Agent Based Modeling for Residential Demand Response

MS Thesis: Ryan Schwartz (Boise State)

Advisor: John Gardner (Boise State)

Sponsor: Boise State/CEERI

Using a variety of simulation tools including Matlab/Simulink and AnyLogic, we are investigating semi-autonomous and self-organizing behaviors that will allow a loosely coupled network of residential thermostats coordinate useful demand response characteristics. This can create a more stable grid as well as accommodate a greater penetration of variable generators (i.e. wind and solar) on the grid.

Microgrid Design and Operations for a Campus Residence Hall

MS Thesis: Naland Johnson (Boise State)

Advisor: John Gardner (Boise State)

Sponsor: Boise State/CEERI

Boise State is committed to sustainability both in its educational program and the broad research agenda being carried out by our faculty. This project seeks to take our commitment to sustainability to the next level by engineering a micro-grid system that will allow us to make one of our residence halls completely carbon-free, not just carbon neutral. In other words, through a combination of renewable energy sources, energy storage and advanced control infrastructure, we are developing a plan which will allow students to experience the challenges and rewards of a 21st century, 100% renewable energy future.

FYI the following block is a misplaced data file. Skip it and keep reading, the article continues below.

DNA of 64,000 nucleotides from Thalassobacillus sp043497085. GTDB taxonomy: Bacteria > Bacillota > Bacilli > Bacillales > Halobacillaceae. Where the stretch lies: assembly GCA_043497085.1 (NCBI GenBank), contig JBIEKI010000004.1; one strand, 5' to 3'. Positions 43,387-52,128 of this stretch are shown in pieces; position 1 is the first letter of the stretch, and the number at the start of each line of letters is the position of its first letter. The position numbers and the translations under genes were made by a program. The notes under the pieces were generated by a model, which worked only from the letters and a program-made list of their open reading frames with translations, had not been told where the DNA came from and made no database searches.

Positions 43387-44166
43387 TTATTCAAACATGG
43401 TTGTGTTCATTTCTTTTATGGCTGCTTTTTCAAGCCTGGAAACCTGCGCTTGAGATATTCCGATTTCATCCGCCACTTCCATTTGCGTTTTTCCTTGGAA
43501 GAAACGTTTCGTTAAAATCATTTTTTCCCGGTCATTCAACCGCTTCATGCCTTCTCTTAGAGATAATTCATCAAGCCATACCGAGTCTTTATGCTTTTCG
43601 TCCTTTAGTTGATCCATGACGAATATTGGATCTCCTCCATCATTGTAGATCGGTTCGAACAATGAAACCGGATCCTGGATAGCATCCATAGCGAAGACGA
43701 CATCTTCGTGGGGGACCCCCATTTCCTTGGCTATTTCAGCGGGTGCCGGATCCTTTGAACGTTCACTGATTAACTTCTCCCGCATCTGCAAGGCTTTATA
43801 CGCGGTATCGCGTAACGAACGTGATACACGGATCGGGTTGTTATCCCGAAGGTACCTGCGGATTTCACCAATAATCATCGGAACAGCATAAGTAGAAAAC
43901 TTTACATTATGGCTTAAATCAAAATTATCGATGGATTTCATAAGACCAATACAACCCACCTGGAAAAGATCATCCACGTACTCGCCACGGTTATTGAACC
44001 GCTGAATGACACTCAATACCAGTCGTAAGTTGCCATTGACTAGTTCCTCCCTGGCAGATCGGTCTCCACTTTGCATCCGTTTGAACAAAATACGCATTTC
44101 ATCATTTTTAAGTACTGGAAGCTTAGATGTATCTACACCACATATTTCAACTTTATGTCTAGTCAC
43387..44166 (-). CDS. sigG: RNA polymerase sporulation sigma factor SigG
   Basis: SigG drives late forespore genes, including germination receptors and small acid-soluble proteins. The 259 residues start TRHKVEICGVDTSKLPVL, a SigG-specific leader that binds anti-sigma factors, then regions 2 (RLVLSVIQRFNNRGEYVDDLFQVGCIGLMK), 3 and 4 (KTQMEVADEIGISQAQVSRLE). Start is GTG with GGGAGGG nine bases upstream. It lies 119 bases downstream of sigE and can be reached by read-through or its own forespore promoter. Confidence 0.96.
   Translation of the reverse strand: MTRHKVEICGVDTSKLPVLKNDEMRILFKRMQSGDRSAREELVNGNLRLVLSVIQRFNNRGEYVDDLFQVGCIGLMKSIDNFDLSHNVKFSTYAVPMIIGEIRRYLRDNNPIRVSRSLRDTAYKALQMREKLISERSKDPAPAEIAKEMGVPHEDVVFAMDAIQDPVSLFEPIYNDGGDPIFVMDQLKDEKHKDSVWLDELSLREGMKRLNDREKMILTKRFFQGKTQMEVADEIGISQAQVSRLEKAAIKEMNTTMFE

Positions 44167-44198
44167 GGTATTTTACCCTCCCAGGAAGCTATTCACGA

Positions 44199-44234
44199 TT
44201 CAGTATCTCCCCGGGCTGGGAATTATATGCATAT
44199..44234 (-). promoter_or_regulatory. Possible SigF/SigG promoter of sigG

D-Map view of actual electricity demand of a campus residence hall and the average daily profile

D-Map view of actual electricity demand of a campus residence hall and the average daily profile

Data Driven Modeling for the Advanced Metering Infrastructure

Investigator: John Gardner (BSU)

Sponsor: CEERI

The rapid expansion of the Advanced Metering Infrastructure provides unparalleled opportunities for energy management.  In addition, the proliferation of sub-metering technology in industrial applications and commercial buildings and campuses provides an even richer data set. Yet we have only scratched the surface of what is possible in this area.  I would characterize our current situation as drowning in data when what we need is information.  There are many opportunities to extract meaningful information from this ever-growing data set.